After successful hematopoietic stem cell transplantation, maintaining function and mobility have become key goals in the management of patients with Hurler syndrome, (mucopolysaccharoidosis type 1H). The aim of this study was to establish the functional and radiologic outcomes after hip surgery in patients with this condition who had reached skeletal maturity.
We prospectively followed 13 mucopolysaccharoidosis type 1H patients with closed triradiate cartilages who had undergone hip surgery in a single institution (Our Lady's Children's Hospital, Crumlin) in early childhood, after successful hematopoietic stem cell transplantation. Functional assessment was performed using the Harris Hip Score. Acetabular and femoral head morphology were defined using a pelvic radiograph.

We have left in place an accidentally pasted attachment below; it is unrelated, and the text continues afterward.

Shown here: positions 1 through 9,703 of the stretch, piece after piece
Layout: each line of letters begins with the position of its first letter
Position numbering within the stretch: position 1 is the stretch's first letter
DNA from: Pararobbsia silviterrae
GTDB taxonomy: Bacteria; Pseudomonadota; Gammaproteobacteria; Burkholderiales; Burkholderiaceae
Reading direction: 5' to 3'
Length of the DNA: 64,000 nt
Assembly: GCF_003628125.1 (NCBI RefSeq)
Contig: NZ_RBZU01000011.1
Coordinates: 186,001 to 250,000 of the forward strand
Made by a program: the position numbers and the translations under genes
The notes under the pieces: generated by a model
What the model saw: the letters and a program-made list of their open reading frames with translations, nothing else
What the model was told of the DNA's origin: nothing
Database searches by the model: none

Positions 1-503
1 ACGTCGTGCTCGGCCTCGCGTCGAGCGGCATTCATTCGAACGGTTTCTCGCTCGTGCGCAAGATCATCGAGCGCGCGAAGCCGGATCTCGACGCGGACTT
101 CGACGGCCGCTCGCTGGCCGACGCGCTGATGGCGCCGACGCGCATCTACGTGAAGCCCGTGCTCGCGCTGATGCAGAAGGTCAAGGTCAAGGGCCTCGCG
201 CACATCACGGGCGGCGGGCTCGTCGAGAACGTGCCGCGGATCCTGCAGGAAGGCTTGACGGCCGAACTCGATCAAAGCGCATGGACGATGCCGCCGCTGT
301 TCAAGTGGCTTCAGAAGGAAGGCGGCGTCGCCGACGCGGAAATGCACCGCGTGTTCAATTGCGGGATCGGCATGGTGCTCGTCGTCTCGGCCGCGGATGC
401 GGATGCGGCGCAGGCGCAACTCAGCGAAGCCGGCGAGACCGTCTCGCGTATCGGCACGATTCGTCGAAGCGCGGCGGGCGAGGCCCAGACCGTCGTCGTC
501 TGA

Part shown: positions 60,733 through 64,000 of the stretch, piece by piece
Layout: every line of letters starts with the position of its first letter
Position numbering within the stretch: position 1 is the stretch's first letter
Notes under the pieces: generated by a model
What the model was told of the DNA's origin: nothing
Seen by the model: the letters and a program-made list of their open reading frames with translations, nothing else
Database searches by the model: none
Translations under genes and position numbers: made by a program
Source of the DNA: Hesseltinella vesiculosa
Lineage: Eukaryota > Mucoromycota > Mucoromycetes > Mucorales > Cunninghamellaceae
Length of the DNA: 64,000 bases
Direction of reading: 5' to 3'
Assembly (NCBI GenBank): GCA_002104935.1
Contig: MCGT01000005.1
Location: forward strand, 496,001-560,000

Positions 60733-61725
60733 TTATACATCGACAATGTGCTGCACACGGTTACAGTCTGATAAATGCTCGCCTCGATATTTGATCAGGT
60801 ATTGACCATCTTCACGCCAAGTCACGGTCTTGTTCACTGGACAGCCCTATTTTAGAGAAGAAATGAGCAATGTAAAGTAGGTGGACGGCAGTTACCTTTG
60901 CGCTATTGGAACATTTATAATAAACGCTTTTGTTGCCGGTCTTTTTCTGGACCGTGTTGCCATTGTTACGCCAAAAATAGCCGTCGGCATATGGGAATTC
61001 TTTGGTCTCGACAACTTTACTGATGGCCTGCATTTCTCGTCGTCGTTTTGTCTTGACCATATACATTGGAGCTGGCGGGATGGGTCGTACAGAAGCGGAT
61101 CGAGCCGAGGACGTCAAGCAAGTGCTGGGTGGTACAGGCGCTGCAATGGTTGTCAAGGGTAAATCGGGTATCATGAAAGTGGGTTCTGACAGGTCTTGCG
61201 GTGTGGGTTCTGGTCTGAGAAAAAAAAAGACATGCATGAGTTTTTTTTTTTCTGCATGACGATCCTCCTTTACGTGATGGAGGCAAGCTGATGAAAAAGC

The average age at follow-up was 18.6 years (range, 13.2 to 23.8 y). The average length of follow-up from surgical intervention was 14.6 years (range, 10.3 to 21.6 y). The average Harris Hip Score at follow-up was 61.0 (range, 19 to 91). At follow-up, 4 patients were either wheelchair bound or required a walking frame to mobilize in the community. At follow-up, all hips were in-joint with an average center edge angle of 37.7 degrees (range, 0 to 63 degrees). All hips displayed characteristic medial flattening of the femoral head. Ten hips (of 26 hips) showed radiologic degenerative changes with loss of joint space <2 mm.
Despite the surgical provision of stable well-covered hips, active intervention did not prevent the development of radiologic deterioration and clinically significant hip arthritis. We recommend that pediatric hip surgery in Hurler syndrome be designed with the possibility of early hip replacement in mind.
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